U.S. Transportation Secretary Pete Buttigieg announced the U.S. Department of Transportation’s (USDOT) Build America Bureau will offer low-cost and flexible financing for transit and Transit-oriented Development (TOD) projects at the maximum level authorized under law.
USDOT’s Transportation Infrastructure Finance and Innovation Act (TIFIA) program is designed to help project sponsors reduce costs and speed the delivery of infrastructure projects, which saves taxpayer dollars and improves transportation in communities. The new initiative, “TIFIA 49,” authorizes borrowing up to 49% of eligible project costs for projects that meet certain eligibility requirements, helping more projects get off the ground. With few exceptions, TIFIA loans have historically been capped at 33% of eligible project costs.
“There are countless promising transportation projects with the potential to better connect people to housing, jobs, schools, and more — but that never get off the ground because of a lack of financing,” said Secretary Buttigieg. “The Department of Transportation has long offered flexible, low-cost financing to help bring some of those ideas to life, and now, with TIFIA 49, we’ll be able to support more of them than ever, and lower costs for taxpayers.”
Sponsors of projects that include the activities listed below would be deemed eligible to apply for loans up to 49% of project costs under the TIFIA 49 initiative:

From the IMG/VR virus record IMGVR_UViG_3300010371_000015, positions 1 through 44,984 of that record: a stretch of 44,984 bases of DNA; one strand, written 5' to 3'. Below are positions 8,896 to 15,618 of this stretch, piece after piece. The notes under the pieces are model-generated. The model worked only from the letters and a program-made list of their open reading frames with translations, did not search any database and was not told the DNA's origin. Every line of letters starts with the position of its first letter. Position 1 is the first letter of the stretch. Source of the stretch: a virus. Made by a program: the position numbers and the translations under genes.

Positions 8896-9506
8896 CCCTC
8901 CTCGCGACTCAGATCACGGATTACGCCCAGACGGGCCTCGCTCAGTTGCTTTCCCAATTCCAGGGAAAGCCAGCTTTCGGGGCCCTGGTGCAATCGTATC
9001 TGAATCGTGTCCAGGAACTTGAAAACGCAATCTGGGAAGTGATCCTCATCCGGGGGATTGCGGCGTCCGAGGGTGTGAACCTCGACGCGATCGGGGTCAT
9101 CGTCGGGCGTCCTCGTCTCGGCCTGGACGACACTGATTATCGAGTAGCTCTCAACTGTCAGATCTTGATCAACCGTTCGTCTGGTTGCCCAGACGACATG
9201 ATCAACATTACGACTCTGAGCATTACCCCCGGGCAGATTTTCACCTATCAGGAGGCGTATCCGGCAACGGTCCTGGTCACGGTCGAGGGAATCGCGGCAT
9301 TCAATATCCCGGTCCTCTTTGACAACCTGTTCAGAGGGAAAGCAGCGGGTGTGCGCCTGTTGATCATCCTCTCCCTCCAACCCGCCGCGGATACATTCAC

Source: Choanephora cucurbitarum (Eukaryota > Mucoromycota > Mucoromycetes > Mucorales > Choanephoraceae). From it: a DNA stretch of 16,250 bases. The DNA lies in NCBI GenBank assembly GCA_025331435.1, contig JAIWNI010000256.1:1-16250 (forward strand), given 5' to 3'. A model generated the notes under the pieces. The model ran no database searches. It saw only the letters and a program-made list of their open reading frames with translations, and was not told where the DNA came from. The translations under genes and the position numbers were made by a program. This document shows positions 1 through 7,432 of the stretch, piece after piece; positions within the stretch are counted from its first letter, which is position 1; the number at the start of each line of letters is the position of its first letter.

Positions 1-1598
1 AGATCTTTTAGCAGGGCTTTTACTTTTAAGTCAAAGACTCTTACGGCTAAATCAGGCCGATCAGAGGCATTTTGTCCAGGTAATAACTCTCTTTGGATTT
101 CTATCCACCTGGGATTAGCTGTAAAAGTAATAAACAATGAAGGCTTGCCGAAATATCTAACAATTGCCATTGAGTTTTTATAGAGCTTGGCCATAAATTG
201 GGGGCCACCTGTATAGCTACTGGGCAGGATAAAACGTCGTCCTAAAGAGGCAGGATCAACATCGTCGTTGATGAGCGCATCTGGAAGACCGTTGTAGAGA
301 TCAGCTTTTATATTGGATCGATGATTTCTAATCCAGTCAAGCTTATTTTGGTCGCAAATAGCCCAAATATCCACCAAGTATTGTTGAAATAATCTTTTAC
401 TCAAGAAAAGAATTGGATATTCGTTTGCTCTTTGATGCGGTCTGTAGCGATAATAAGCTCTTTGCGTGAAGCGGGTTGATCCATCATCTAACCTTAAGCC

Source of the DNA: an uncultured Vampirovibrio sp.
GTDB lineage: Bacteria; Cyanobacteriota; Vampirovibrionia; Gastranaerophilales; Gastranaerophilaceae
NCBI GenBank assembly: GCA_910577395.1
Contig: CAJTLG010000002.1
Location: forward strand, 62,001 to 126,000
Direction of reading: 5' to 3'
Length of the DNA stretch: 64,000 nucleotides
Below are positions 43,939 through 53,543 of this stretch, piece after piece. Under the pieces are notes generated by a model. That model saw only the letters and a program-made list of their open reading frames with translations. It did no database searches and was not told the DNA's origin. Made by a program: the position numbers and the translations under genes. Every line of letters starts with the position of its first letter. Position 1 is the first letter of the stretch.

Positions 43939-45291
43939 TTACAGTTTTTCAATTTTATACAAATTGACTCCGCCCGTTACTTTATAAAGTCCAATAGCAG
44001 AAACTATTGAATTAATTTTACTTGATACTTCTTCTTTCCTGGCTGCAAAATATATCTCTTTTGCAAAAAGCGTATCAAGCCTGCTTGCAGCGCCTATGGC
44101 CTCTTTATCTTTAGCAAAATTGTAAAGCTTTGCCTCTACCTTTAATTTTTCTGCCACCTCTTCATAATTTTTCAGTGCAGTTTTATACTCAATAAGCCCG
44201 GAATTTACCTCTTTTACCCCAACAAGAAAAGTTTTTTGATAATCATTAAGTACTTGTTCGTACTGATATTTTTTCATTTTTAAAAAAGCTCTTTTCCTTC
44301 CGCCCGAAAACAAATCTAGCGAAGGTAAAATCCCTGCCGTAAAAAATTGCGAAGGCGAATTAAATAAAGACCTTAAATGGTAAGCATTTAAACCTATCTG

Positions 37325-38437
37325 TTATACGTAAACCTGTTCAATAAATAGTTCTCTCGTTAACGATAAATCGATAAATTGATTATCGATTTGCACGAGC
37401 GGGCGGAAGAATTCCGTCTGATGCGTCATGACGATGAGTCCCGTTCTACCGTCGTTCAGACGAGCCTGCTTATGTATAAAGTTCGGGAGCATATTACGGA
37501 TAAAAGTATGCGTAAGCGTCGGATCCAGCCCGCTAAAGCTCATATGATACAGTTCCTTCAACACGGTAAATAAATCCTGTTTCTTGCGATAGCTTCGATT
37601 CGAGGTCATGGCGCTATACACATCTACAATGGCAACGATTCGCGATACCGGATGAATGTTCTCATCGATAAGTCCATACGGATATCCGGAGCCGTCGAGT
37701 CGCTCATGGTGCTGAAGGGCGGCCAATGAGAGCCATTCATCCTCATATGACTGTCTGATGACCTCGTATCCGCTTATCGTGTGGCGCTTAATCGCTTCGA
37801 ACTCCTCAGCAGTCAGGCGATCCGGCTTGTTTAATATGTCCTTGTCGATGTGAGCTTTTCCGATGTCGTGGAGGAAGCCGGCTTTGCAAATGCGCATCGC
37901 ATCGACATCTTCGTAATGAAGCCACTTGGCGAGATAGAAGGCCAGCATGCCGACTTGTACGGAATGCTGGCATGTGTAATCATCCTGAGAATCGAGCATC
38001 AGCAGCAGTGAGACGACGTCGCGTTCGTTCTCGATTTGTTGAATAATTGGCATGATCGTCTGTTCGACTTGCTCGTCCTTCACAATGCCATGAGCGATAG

- Projects that are eligible for assistance under Chapter 53 of Title 49, U.S. Code.
- Projects that construct or improve public transportation systems, including any capital project or associated improvement eligible for FTA funding, such as infrastructure and vehicles for bus, subway, light rail, commuter rail, trolley, or ferry systems.
Transit Oriented Development:
- Projects that are eligible for assistance under 23 U.S.C. §601(a)(12)(E).
- Joint development projects that involve coordinated improvement of transit infrastructure and non-transit facilities, including commercial and residential projects, which have mutual benefits and shared costs between transit agencies and developers.
Until now, the only projects eligible for financing of up to 49% included rural projects, as well as INFRA, Mega and Rural Grant “Extra” projects, which are highly-rated projects that were not granted discretionary funds due to limited resources.
The Bureau will conduct regular data-based assessments of the initiative’s effectiveness through Key Performance Indicators (KPIs) and will make changes as appropriate. In addition to financing, the Bureau also provides technical assistance for project sponsors and plans to expand outreach and technical assistance capabilities to assist project sponsors to take full advantage of this initiative.